tcat wrote:My mouse connects to SER1, while Linux host to SER2. What has troubled me so far, is that incoming mouse data on SER1 appears also in SER2 input queue. I have not been able to figure out why.
That I can easily answer. The two receive lines are internally connected, the hardware cannot distinguish between them. My question is more how the QL was ever supposed to separate SER1 and SER2. I can only imagine toggling the handshake lines and multiplexing the combined receive line to the one that currently has an active handshake or something like that.
Two serial ports can only be used on a QL if BOTH devices attached support handshake. If not, data will bleed over from one port to the other.
This is because there is really only one receive channel and it's 'multiplexed' between two ports.
The multiplexing scheme simply makes a logical 'OR' function between the incoming data on the two ports, and relies on just one transmitting, the one that has the RTS (request to send) signal active, and it's thus allowed to send data, while the other's transmit line should stay in the inactive state.
The reason data bleeds into the other port when a mouse is attached is that a serial mouse typically does NOT support handshake, and will happily continue sending movement data when it is moved, regardless of the state of the handshake signal.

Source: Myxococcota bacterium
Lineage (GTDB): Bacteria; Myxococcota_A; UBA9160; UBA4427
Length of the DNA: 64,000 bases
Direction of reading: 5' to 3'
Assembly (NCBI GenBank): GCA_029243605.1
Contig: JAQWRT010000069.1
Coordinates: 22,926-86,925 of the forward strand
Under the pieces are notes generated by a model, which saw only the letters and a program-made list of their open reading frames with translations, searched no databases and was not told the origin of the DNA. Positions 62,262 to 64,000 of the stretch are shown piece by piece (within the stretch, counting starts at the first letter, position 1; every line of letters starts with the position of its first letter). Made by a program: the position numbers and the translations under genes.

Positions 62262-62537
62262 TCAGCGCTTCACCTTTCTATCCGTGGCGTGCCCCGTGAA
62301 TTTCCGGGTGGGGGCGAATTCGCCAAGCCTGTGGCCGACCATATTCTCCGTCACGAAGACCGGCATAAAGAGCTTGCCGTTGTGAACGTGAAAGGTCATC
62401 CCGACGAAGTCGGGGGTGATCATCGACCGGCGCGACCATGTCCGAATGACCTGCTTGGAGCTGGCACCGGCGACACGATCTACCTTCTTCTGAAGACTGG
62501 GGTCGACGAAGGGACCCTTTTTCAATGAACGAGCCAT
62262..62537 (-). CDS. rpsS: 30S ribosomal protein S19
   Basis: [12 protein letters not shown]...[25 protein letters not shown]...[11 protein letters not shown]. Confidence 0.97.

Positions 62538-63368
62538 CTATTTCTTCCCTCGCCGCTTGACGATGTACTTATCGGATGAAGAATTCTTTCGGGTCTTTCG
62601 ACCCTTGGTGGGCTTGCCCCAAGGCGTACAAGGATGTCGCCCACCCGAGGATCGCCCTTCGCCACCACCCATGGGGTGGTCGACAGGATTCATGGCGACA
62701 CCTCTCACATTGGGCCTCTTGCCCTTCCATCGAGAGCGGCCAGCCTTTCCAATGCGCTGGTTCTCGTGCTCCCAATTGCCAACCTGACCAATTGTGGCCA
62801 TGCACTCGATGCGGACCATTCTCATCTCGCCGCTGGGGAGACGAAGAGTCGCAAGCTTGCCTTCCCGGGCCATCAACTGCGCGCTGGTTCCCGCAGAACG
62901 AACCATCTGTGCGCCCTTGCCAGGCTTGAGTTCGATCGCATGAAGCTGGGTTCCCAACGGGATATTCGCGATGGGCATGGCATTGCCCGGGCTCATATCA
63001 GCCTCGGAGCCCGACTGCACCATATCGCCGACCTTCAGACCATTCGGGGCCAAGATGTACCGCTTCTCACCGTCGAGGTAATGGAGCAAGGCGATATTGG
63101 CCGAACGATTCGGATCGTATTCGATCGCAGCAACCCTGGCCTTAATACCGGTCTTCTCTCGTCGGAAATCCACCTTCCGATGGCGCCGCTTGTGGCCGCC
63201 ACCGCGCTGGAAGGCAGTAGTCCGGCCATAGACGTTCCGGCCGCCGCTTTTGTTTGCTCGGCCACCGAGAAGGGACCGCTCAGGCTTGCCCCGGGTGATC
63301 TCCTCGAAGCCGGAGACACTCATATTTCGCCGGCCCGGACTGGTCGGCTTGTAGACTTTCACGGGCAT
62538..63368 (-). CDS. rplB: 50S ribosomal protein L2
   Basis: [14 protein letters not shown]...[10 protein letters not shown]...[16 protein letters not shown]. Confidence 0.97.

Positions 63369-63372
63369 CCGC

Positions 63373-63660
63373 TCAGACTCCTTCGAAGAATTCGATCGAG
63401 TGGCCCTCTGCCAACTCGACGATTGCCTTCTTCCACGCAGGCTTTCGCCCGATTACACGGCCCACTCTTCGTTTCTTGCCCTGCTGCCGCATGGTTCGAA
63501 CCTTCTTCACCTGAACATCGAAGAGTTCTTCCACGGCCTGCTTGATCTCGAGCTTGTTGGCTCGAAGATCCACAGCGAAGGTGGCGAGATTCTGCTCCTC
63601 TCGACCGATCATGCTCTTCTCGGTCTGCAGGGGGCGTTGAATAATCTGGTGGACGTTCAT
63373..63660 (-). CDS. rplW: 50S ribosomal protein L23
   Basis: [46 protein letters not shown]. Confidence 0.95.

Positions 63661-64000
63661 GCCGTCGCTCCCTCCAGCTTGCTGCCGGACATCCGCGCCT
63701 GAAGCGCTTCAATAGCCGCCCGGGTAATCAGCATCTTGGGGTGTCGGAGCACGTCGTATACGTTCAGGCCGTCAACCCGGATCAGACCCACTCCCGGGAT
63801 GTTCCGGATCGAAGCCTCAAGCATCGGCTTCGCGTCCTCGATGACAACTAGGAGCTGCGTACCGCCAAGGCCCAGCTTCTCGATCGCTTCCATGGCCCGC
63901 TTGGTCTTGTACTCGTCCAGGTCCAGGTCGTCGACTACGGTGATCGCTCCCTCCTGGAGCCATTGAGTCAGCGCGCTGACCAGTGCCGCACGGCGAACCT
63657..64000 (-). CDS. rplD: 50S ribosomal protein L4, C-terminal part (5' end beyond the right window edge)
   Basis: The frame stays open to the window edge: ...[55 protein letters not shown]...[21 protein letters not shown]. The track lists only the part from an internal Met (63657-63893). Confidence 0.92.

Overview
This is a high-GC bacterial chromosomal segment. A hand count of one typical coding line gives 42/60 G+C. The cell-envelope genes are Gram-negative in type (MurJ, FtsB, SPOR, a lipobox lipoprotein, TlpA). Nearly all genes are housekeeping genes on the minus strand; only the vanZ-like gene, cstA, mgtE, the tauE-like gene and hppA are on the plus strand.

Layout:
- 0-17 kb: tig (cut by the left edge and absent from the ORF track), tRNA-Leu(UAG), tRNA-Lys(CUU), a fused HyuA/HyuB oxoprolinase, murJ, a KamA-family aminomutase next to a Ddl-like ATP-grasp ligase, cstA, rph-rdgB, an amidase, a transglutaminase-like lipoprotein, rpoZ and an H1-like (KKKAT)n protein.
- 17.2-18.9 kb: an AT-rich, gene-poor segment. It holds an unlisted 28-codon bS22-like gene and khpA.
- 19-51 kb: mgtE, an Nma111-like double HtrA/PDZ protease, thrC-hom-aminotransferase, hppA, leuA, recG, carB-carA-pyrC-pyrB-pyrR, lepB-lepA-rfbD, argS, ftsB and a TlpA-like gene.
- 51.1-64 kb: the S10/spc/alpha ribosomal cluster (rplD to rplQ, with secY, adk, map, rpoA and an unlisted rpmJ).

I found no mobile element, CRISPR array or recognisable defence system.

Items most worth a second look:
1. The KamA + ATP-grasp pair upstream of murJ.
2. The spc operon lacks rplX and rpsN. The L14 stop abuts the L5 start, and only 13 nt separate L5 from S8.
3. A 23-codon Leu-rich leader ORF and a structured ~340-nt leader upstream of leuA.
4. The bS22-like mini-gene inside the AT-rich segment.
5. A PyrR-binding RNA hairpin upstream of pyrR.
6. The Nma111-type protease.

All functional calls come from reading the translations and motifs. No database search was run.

Unfortunately it's not possible to 'fix' the issue of the other port chattering even when the handshake signal tells it not to by cutting off the signal using the handshake line, because the serial communication standard defines that the sending device only checks the handshake signal before sending the start bit of the next character. This makes it possible for the receiver to deactivate the handshake in the middle of the last character that the sender sends, and this was done because of old serial chips, so that the sender would receive an interrupt that no more characters should be sent, while the last one is being sent, in order to give it's internal logic (software) to react and prevent sending of the next character.
Because of this, it's not possible to gate the serial input of a port by it's own request to send, because that may cut off the communication while bits of the previous sent character are still being transmitted.